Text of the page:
Friday, May 24, 2013

Remington 550-1 .22 Semiauto Rifle and a Day at the Range

I picked up another classic .22 autoloader today at Surplus City. It's a Remington 550-1. AFAIK, the 550 was made from the 1940s up until the early 1970s.  It has the floating chamber designed by Carbine Williams so it can shoot .22 S, L, or LR. I tried some CB Longs and while it will eject the empties, the bolt didn''t come far back enough to pick up the next round. The floating chamber may need to be pulled and cleaned. The tube mag will hold 15 .22 LRs.

The rifle was made before 1968 and has no serial number (shotguns and rimfire rifles weren't required to have serial numbers before 1968). The date code on the barrel indicates that it was made in March 1948. I'd rate it as NRA Very Good with an excellent bore. I put over 200 rounds through it today with only a couple failures to feed. One was with a CCI Mini Mag and one was with a Federal Champion. Incidentally, comparing the two types of ammo side by side they look identical except for the headstamp. They sound the same and shoot to the same POI at 25 yards. So, AFAIC, the Federal Champion is the equal of CCI Mini Mags. I also shot a bunch of Federal 550 bulk pack and it ran fine with them, too. (ATK owns both CCI and Federal.)

I ran a couple patches through the bore and applied a generous amount of FP10 to the bolt before shooting it. It hasn't been cleaned in a long time. For all I know there's four decades' worth of gunk inside the receiver. Fouling started working its way out of the action and some funk actually fell out the trigger slot. I took the stock off and removed the bolt, tonight and hosed the action out with Kroil, letting it soak for a couple hours. A fair amount of yucky stuff came out.

The 550-1 is a tackdriver. I shot it from the bench at 25 yards where it would keep the Mini Mags and Champions inside ~1.5" which is about as good as I can do with an open rear sight and a front bead. The receiver is neither grooved nor drilled and tapped for a scope. I plan to drill and tap the receiver with my milling machine. I have an extra Nikon 4x32mm Prostaff rimfire scope that will go on it.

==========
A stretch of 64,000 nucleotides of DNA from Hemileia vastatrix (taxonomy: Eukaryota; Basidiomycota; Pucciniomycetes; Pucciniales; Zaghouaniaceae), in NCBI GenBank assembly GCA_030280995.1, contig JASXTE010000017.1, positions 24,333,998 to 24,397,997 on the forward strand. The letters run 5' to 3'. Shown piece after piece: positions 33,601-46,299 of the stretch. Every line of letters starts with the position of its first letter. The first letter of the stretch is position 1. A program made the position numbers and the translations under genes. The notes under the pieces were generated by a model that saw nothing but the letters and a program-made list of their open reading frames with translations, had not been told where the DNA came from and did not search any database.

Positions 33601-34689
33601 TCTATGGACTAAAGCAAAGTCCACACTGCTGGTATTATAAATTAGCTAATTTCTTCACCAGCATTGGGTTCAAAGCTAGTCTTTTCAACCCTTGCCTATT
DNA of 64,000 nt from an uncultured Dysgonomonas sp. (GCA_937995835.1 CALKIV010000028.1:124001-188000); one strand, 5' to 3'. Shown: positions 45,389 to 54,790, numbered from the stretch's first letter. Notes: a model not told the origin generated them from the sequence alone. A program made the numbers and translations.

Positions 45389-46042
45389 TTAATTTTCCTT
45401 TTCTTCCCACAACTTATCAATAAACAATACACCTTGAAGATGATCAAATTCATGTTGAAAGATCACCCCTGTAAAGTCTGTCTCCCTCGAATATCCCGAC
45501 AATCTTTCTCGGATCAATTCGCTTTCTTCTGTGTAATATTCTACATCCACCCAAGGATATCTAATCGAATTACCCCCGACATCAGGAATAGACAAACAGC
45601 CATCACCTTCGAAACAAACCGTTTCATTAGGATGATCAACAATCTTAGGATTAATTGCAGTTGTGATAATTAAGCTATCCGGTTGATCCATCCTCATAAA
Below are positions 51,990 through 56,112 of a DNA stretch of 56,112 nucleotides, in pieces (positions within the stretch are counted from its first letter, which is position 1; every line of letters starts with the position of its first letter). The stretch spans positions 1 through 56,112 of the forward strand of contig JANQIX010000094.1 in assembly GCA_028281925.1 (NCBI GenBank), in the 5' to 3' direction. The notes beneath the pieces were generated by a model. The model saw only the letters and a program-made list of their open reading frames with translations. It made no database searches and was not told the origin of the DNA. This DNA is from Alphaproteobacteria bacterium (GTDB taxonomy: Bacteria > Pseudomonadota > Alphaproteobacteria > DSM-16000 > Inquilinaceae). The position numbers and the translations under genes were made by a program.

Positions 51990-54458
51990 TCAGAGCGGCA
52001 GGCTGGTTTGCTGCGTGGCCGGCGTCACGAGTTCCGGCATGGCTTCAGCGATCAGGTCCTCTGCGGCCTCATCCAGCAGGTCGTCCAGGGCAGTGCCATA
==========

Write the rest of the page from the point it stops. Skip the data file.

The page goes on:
The varnish on the stock shows some dings and chips, so I'll probably strip and refinish it. It's also missing the brass/gas deflector that Remington shipped with the rifles. Numrich has spares and the mounting screw, so I'll definitely get one. It does spit a little out the ejection port. I'll also probably swap out the recoil spring for a new one.

Compared with more recent .22 autoloading rifles the Remington feels a lot nicer. It's definitely a product of a bygone era when American gunmakers shipped rifles made from high quality blued steel with nice wood stocks. It feels a lot more solid than my Ruger 10/22 or the Marlin Model 60s I've handled.

I also shot my Remington Nylon 77 with the extra mags that I had to modify. (The 4 spare mags that I got from Remington would not lock into the rifle. I had to grind away part of the locking lug. Worse, 3 of the 4 needed the metal reinforcing clip bent out so I could load them.) They worked well today, so now I'm happy with them.

Here's a pic of the two Remington .22 autoloaders:

Older blued steel and walnut .22s like the 550-1 make excellent additions to any prepper's battery. They were made very well and in many cases are extremely accurate. Older Remingtons in particular have a reputation for being very, very accurate. The tubular magazine is much less likely to be lost than a detachable box, although if you aren't careful you can damage it.

Finally, I also put a box of WWB .45 ACP through my Springfield M1911A1 using two new Chip McCormick magazines, which worked perfectly.